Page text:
5. Maurice Rogers has carried out an analysis of the stone used on the building. The results of his analysis have been incorporated in the specification and have been supplied to the tenderers. This has revealed that the two types of limestone used on the tower are similar in colour texture and property to the following: The light cream stone (the Syreford type stone) is used for all stones with a weathering function, moulding etc. (i.e. all stones on the East & West Elevations, All stonework of the upper moulded panels & parapet of the North & South Elevations, & All weatherings, mouldings & quoins of the buttresses). The more golden stone (The Oathill type) is used for the unmoulded lower stages of the north & south elevations and the sides of the buttresses.
  6. The vast majority of the stonework repairs and replacements are to the former stone type largely due to the exposed locations in which this type of stone is used.
  7. The repair of stonework is specified on a location specific basis with the aim of ensuring it is at least fifty years till the next major repair programme is required. A pallet of techniques ranging from shelter coating and insitu mortar repair to the complete replacement of stones will be used. As previously stated, it is hoped that our specification errs on the side of caution and can be scaled back once a detailed inspection from a working scaffold can be carried out.
  8. Insitu mortar repairs are mainly specified in areas not subject to weathering by water flow and where the nature of the damage means that the mortar will achieve a firm key from both the stone substrate and any stainless steel armature required. Insitu mortar repairs will also be used to fill features such as solution pockets, which while not strictly speaking being damage form areas where erosion and decay can originate. In these cases the repairs are being used to fill solution pockets in the stonework rather than carry out a formal repair. We believe that in these cases the pockets will provide sufficient key to ensure their long term survival. Their purpose will be to slow erosion to help prolong the life of the affected stone.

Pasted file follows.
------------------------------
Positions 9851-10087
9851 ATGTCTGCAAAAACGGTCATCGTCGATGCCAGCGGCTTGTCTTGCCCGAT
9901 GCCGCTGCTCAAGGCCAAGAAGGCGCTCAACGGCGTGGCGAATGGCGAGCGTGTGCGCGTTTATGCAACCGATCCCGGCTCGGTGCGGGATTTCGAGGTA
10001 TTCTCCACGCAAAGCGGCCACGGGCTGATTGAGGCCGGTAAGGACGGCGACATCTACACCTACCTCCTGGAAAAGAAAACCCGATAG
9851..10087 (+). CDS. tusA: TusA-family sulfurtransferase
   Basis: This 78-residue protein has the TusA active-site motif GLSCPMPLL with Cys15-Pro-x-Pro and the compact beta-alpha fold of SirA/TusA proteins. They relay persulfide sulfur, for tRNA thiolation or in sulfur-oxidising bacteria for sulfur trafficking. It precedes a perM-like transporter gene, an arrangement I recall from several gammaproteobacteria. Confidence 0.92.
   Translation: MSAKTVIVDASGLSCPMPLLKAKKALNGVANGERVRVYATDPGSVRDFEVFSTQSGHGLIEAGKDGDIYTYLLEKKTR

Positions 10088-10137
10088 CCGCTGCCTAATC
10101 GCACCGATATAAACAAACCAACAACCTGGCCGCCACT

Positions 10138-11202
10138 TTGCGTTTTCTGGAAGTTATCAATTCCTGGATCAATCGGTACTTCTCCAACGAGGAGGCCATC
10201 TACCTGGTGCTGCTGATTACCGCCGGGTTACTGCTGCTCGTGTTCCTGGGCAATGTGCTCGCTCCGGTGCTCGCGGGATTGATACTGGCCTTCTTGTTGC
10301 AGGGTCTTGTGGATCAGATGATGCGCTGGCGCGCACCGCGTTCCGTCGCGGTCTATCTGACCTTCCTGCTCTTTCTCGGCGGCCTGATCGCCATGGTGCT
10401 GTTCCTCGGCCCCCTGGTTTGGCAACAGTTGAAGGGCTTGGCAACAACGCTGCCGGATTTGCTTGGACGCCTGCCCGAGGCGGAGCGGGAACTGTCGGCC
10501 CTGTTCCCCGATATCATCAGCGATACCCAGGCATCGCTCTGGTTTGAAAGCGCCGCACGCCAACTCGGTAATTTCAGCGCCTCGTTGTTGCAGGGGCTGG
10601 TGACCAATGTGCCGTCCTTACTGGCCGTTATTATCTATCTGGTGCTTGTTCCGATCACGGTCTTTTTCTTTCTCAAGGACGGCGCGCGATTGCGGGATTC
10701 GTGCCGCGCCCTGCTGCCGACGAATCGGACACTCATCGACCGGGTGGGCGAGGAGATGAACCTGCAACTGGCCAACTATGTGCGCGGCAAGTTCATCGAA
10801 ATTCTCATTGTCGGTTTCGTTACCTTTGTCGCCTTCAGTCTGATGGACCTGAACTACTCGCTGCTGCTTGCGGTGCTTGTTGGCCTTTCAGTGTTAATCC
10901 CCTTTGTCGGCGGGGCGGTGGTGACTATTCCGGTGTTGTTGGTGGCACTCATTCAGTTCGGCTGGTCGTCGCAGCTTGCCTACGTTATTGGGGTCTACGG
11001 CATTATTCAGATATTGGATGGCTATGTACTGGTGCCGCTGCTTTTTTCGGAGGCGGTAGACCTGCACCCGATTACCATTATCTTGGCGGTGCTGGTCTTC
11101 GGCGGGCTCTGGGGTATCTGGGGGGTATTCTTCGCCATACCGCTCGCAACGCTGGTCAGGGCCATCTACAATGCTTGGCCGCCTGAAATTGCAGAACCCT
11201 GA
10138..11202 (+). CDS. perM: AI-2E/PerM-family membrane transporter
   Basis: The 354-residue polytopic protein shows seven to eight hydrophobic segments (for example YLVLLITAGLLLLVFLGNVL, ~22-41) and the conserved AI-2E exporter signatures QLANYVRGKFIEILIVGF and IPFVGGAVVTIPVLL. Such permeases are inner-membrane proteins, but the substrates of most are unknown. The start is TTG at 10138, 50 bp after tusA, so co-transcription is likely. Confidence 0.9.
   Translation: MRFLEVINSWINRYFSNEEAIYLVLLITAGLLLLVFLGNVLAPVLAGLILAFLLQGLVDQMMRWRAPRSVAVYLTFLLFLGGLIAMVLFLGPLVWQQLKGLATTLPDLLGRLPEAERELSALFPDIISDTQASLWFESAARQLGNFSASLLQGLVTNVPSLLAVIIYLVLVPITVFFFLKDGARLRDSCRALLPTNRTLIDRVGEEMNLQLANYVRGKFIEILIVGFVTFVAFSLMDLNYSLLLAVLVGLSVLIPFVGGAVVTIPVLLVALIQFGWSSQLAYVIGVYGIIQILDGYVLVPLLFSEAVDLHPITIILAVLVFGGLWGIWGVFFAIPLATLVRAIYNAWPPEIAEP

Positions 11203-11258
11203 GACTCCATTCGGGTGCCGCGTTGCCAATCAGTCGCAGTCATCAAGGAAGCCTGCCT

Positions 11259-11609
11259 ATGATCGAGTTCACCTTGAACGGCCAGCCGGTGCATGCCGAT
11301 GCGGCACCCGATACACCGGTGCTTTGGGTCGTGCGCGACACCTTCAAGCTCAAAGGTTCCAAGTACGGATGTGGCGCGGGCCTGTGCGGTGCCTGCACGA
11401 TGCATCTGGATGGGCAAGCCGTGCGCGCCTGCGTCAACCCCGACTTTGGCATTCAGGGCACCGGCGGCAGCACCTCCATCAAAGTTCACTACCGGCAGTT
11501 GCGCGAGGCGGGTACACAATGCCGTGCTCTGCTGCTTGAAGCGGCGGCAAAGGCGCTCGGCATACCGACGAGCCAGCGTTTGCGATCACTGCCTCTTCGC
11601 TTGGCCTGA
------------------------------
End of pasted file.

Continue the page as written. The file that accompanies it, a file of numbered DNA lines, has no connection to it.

9. Indent repairs will be carried out in a manner respecting existing mortar joints rather than attempting a ‘dental’ approach. We believe that the results of such an approach will both have a longer life and will be aesthetically less disruptive than an alternative approach. The intention is to ‘respect’ the original stones. We will avoid harsh junctions between new and old mouldings. The main intention of the reinstatement of moulding is to re-balance the weathering and water flows down the face of the building.
  10. The replication of lost mouldings is simplified on the tower by the design of the tower. In general each moulding is repeated at least four times on the building and is again repeated a further four times in mirrored form. In many other places the repetition is far in excess of this meaning that in each case where a missing or eroded moulding is to be replace there is at least one location where the moulding exists in close to its original detail. In all cases we ask for templates to be made and shop drawings to be submitted for approval.
  11. The existing mortar will be fully analysed to guide the formulation of repair mortars to ensure that it matches the colour and texture or the existing while ensuring that the mortar is weaker than the existing and replacement stone. Our investigations showed relatively little variation in the mortar used across the tower, probably due to the limited extent and infrequency of repair carried out in the last three hundred years

You can see how our philosophy of repair has been applied in practice during the Delivery Phase.